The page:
As for black families, they were no more thrilled than whites with the idea of busing their kids halfway across town for the sake of integration when there was a school right down the street. This is not to mention the fact that it was mostly the black kids who were getting bused to white schools, not the other way around. It was true that many of the white schools were in considerably better shape than were the ones attended by the black kids, but that didn’t guarantee that the black kids would always automatically benefit from being in better-maintained schools when the teachers, students, and parents frequently made it known that they didn’t want them there — or at least not in large numbers. Schools that managed to keep the numbers of blacks and other minorities at a relatively low level of enrollment also managed to keep the white kids enrolled. However, the minute the number of minority students crept up too high at a particular school, that school’s enrollment could switch from multiethnic to mono-ethnic almost overnight.

I think back to the school I attended as a child in Denver. When I first enrolled in Steck Elementary School, I was one of two black kids in the whole school. That was in the first grade. Busing kicked in during the second semester of second grade, which brought in lots more black kids. The last time I visited my hometown there were far more black kids than white attending Steck, even though the surrounding neighborhood remains virtually all white.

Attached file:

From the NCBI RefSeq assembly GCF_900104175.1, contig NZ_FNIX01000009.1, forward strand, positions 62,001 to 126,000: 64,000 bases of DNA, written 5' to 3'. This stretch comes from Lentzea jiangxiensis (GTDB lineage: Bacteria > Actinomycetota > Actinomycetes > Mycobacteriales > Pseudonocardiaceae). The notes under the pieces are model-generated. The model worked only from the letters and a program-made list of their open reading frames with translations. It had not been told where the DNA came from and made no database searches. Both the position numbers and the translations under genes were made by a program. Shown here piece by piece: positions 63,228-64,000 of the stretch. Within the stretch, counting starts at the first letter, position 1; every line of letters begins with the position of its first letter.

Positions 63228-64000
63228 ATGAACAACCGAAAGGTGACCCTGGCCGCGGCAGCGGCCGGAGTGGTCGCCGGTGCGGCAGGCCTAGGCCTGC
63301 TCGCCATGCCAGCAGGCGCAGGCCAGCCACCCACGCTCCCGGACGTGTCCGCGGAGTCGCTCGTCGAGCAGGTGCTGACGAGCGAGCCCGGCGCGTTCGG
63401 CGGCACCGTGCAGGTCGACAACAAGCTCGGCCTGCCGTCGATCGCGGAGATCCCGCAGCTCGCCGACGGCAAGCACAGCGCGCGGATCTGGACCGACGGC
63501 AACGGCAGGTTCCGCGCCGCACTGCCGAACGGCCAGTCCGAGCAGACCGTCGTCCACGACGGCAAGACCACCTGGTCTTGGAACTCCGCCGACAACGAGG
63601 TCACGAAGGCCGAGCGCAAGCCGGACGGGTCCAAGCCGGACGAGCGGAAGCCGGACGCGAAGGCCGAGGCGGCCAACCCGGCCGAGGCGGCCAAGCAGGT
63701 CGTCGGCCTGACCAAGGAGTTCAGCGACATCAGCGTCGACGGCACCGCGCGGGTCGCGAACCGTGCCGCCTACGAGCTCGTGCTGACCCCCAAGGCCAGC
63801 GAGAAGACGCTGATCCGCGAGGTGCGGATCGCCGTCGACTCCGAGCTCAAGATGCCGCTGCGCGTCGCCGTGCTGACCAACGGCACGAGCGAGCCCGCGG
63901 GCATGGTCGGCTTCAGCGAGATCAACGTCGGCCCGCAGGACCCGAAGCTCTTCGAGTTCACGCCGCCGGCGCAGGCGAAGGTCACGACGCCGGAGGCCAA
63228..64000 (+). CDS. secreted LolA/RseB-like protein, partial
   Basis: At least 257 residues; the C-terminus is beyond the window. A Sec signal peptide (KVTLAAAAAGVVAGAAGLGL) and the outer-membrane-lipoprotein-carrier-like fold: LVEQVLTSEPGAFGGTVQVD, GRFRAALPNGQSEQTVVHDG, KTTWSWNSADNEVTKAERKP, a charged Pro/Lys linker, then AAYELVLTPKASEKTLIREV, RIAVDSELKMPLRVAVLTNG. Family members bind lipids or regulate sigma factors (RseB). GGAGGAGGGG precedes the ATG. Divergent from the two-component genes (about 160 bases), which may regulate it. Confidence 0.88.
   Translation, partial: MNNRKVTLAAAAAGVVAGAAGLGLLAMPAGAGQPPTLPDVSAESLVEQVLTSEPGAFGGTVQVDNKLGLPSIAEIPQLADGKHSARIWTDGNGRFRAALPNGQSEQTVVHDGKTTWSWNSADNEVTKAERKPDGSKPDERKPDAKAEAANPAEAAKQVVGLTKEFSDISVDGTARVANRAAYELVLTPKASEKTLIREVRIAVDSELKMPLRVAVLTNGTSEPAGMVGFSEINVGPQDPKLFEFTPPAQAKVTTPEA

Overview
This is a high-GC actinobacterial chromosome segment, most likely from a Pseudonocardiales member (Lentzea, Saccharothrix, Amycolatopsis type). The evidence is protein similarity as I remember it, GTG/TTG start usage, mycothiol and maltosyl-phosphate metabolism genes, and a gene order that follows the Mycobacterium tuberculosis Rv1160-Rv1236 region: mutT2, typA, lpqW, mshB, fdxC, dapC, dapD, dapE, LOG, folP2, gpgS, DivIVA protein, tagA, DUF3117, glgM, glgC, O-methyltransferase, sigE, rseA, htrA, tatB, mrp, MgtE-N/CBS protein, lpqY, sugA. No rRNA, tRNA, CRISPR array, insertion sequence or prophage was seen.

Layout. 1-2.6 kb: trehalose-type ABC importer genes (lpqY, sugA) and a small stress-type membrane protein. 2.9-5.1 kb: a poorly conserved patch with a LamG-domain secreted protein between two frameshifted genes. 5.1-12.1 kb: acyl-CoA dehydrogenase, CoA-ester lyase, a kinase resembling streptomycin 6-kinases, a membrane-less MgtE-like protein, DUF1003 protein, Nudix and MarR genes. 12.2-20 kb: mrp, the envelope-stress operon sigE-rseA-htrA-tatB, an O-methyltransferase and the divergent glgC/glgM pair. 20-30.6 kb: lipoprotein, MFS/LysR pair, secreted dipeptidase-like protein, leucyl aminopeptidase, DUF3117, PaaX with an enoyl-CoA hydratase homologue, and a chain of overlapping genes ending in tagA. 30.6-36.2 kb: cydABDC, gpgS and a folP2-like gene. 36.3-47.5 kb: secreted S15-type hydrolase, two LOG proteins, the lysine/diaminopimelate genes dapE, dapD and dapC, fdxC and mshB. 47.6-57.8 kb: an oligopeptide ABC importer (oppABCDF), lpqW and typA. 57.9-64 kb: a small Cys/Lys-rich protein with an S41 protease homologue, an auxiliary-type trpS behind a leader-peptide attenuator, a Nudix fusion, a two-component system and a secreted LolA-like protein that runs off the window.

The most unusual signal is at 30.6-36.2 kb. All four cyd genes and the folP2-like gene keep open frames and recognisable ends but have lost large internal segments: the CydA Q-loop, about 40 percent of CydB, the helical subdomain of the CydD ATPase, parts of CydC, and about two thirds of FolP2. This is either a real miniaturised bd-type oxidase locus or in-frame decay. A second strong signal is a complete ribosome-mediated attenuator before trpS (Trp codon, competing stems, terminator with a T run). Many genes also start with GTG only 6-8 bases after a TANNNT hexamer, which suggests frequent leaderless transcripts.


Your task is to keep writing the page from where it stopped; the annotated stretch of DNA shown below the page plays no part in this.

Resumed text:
Speaking of America’s neighborhoods, most of them have remained pretty much segregated. The census analyses highlight that segregation persists in the big cities. Since most minorities live in the big cities it’s pretty safe to say that what’s reflected in the big cities as it pertains to how well the races are living together pretty much spells out the way it’s going across the country. Montana doesn’t have much of a segregation problem and neither does Idaho, which isn’t much of a feat when you consider that there are approximately .000001 African-Americans in both states.

In states like Nebraska, the vast majority of the population is white except when you get to a city such as Omaha, where a relatively sizable black population lives largely on the black side of town. In Atlanta, which is supposedly the cradle of the “New South,” it doesn’t take long to figure out that the city itself is largely black, and happily integrated neighborhoods are in pretty short supply. All you have to do is drive around awhile to figure that one out. And if you want a peek at the Old South, just drive a little ways outside of Atlanta and the Atlanta miracle begins to unravel rather quickly. That’s because you’re not in Atlanta anymore.

So are things in Atlanta better now than they were in King’s day? Hell, yes. But what King dreamed and what eventually came to pass are two separate things.

And what came to pass is this: When given a choice, people still choose to live where they feel most comfortable, and where most folks feel comfortable is usually around other people who share similar backgrounds and experiences. The word “segregation” will always have a negative connotation, and for good reason, but does that negative connotation still apply when the segregation is happening by choice?

Keith A. Owens is a Detroit-area writer and musician. E-mail [email protected]